Sia sentenced to 3 years
By Frank Cho
Advertiser Staff Writer
Former Honolulu financier Sukamto Sia was sentenced yesterday to three years in federal prison and ordered to pay $3.1 million in restitution for bankruptcy fraud, but his legal troubles may not be over.
Sukamto Sia was sentenced to 3 years in prison and ordered to pay restitution for bankruptcy fraud.
"We have all these indications that there is still all this money out there. The fact is there are funds in other people's hands and we are going after them," said Scott Batterman, an attorney for several British casinos that maintain they are still owed
$6.75 million, plus interest, by Sia for gambling and other debts.
Still, yesterday's sentencing of Sia, a real estate developer and former chairman of the now-defunct Bank of Honolulu, has ended one area of years-long legal wrangling.
"What he did was not small. What he did was huge," U.S. District Judge David Ezra said in announcing the sentence.
The Indonesian businessman pleaded guilty late last year to bankruptcy and wire fraud charges, admitting he participated in a scheme to defraud the failed Bank of Honolulu by obtaining illegal loans that went to Sia or companies he controlled. The Bank of Honolulu was seized by the Federal Deposit Insurance Corp. in 2000.
Sia also admitted that during bankruptcy proceedings he concealed two state income tax refund checks totaling more than $700,000.
Ezra called Sia's crimes "substantial" and "pervasive." "We have here a situation where Mr. Sia and his cohorts used a U.S. bank as their private piggy bank," Ezra said.
Ezra accepted Sia's plea agreement and didn't impose any fines. Sia, 43, could have faced up to 40 months in a federal prison, restitution, and fines of up to $1.5 million on the criminal charges.
Ezra also sentenced Sia to five years of supervised release after serving his term.
The U.S. had sought the maximum prison sentence for Sia.
"The evidence is this is an arrogant man who has no respect for the law," Craig Nakamura, assistant U.S. attorney, said in court.
Nakamura said there also is at least $4 million still unaccounted from Sia's financial dealings, but the government has been unable to obtain bank records from Sia-controlled accounts in Switzerland, the British Virgin Islands and Asia.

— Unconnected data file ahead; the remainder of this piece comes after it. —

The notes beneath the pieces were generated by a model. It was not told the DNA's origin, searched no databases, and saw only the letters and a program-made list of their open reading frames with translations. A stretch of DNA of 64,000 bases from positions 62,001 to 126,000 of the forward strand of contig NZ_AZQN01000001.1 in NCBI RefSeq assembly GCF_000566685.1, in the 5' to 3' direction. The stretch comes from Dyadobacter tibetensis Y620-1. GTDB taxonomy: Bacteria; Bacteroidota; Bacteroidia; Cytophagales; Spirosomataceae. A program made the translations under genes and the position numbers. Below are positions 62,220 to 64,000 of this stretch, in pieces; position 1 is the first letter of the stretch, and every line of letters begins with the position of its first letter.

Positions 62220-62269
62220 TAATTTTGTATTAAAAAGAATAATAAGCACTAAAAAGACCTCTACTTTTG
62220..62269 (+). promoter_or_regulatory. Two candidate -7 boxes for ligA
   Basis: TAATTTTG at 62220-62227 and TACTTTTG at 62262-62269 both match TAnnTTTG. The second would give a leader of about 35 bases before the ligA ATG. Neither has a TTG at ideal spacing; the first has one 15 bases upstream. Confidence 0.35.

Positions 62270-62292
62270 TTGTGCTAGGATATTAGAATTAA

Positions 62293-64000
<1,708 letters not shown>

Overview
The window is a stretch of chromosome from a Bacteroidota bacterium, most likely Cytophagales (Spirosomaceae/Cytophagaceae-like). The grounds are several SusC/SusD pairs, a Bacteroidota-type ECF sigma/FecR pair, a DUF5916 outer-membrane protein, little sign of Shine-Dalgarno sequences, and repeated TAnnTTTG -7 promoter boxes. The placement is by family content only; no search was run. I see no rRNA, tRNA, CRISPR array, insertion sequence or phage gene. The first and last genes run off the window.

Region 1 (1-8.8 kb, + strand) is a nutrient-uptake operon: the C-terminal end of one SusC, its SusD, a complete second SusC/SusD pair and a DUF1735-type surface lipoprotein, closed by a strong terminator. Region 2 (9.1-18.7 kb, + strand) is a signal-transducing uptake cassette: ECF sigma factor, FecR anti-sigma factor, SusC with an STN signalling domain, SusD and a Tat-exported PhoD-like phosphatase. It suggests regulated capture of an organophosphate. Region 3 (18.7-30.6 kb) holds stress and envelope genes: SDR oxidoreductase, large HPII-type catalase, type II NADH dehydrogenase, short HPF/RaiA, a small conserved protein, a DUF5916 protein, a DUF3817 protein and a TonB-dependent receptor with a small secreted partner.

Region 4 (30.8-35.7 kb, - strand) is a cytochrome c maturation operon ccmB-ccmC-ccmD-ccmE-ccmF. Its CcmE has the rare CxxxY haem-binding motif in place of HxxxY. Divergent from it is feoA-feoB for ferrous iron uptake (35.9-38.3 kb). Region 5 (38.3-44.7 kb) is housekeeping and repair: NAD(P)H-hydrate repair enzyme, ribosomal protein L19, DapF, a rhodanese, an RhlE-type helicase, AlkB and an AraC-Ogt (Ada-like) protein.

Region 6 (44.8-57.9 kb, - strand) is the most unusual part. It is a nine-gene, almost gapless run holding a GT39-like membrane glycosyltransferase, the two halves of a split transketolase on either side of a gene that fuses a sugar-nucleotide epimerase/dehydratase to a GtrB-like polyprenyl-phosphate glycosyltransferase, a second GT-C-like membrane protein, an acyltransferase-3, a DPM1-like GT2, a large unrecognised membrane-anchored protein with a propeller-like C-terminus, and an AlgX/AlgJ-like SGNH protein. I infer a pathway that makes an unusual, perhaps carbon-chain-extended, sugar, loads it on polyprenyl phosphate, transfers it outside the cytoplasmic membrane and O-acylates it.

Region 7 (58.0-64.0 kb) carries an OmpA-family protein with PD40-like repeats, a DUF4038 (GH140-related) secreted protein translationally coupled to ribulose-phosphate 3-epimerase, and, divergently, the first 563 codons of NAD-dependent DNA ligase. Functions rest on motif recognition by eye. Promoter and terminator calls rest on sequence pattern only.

Sia has 10 days to appeal the sentencing, but William McCorriston, Sia's Honolulu attorney, said yesterday that his client is "devastated" and hasn't decided what to do.
"He wants to be a productive member of society," McCorriston said. "He wants to repay the creditors. We are grateful that the court accepted the plea agreement and gave some consideration to Mr. Sia."
Sia filed for bankruptcy protection Nov. 6, 1998, after he was arrested in Las Vegas on bad check charges. He resigned as chairman of the Bank of Honolulu and the Las Vegas charges later were dismissed.
In his bankruptcy filing, Sia listed nearly $300 million in debts and just $9 million in assets, mostly in real estate. He was arrested in Honolulu Aug. 30 on charges of bankruptcy fraud and had been living in Los Angeles under supervised release before his bail was revoked earlier this month after a fight with his girlfriend, Kelly Randall.
In a statement to the court yesterday, Sia asked to be released from prison so he can return to work to repay his debts.
"I am not a public enemy," he said as he read a statement. "I contributed to this community for 20 years. Let me get back to work and back to my family."
Sia also said he was sorry, and that his troubles began when the Asian stock markets crashed.
"I spent my life trying to be a productive person," Sia said. "I made bad choices. It was a low point in my life. ... I know I did wrong, but I am not a public enemy."
He said he plans to resume his business career after he is released.
Sia, who showed little reaction, hugged Randall after sentencing and waved to his supporters before federal marshals escorted him out of the courtroom.
"We love you, S.S.! " shouted Danny Kaleikini, a longtime Honolulu entertainer and supporter of Sia since the financier's arrest.
Sia had requested he be allowed to serve his sentence in Honolulu at the federal detention facility near the airport, but Ezra said Sia's sentence was too long to serve time there. Sia then requested to serve his sentence at either Taft Correctional Institution in Taft, Calif., or at the federal prison in Lompac, Calif.
In return for Sia's guilty plea late last year, the U.S. attorney's office had agreed to drop 18 other counts, including charges of bankruptcy fraud and money laundering against Sia, Randall and Sia's brother, Sumitro.
Sia's other brother, Suwardi, is still under indictment and believed to be out of the country.
Vincent Rakestraw, an Ohio-based attorney with the Immigration and Naturalization Service, said Sia, who is not a U.S. citizen, could face deportation upon his release from federal prison.
Under the court-ordered $3.1 million in restitution, Sia will receive credit for repayment of about $2 million. He still has to pay about $1.1 million. About $25,000 of that will go to the bankruptcy court trustee, the rest will go to the Federal Deposit Insurance Corp., which seized Sia's Bank of Honolulu in 2000.
An Associated Press report was included in this story.